- People who have healthy sex feel loved and radiate love and compassion to others. They have a sense of acceptance, beauty, reverence, grace and a feeling of rejuvenation.
- They feel powered to face life; in fact, they get a better sense of spiritual connection with their God. Healthy sex is therefore not just good for the body but also for the spirit and the soul.
- Faking orgasm denies the faker all this. In itself, it is a symptom that the sex or the relationship is no longer healthy and needs attention.
Up to 60 per cent of women have faked orgasm at one point or another. In fact, a quarter of married women fake orgasms all the time. That was my overarching message to Jane when she walked into the sexology clinic distressed. She had just been thrown out of her marital home for faking orgasm.
Trouble started when Jane revealed to her husband that she had faked it for two years of their marriage. “I meant well all these two years. I did not want to hurt him by revealing that I was not satisfied,” Jane explained, wiping her tears.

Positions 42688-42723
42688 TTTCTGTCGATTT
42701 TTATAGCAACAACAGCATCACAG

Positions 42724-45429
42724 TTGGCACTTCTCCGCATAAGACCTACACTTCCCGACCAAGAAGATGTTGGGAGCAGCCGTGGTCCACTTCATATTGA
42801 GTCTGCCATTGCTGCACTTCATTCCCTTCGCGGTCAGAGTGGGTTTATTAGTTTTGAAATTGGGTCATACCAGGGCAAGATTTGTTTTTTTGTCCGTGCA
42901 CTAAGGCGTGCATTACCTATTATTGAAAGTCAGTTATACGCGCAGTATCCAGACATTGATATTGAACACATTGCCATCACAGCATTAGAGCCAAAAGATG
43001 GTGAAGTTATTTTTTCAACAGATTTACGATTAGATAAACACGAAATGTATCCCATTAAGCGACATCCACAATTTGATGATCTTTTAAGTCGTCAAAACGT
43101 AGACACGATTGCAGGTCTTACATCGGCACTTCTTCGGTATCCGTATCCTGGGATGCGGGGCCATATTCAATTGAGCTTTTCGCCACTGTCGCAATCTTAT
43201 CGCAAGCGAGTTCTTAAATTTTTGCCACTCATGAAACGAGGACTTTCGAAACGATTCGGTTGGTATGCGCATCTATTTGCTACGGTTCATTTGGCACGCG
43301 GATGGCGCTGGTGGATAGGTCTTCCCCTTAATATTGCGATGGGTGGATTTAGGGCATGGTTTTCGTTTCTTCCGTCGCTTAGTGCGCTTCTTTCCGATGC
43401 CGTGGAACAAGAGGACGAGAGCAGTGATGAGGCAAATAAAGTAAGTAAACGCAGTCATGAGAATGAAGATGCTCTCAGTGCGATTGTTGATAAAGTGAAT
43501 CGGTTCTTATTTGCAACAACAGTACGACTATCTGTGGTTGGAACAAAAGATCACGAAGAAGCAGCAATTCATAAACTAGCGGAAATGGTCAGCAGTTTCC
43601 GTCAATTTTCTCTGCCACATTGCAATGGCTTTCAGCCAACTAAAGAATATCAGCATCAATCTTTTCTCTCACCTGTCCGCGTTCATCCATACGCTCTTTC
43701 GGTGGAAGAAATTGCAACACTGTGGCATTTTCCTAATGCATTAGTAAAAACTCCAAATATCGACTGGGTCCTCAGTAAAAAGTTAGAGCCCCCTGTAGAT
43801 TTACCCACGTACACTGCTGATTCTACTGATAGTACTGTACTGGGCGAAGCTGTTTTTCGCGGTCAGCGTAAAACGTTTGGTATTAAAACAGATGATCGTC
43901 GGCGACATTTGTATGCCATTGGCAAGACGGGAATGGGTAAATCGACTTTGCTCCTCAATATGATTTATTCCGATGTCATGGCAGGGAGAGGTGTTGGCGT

It was 8am and she was the first patient of the day. She had come in in her nightdress – her husband had pushed her out of the house and locked the door after they disagreed the night before. She spent the night on her verandah.
“He throws me out of the house because I tried to find a solution, but he never wants to talk about sex,” she lamented.
Faking orgasm is not unique to Jane. Studies have shown that it is the best and most friendly way to end a boring sexual act, performed by women who want to reassure their man that he has not laboured in vain.
We now know that it is not just lack of sexual skills that leads to faking orgasm. The faker could also be having her own problems, either with the sexual function or with the relationship and intimacy. Take it this way: you are responsible for your own pleasure and your lack of it cannot be fully blamed on the man.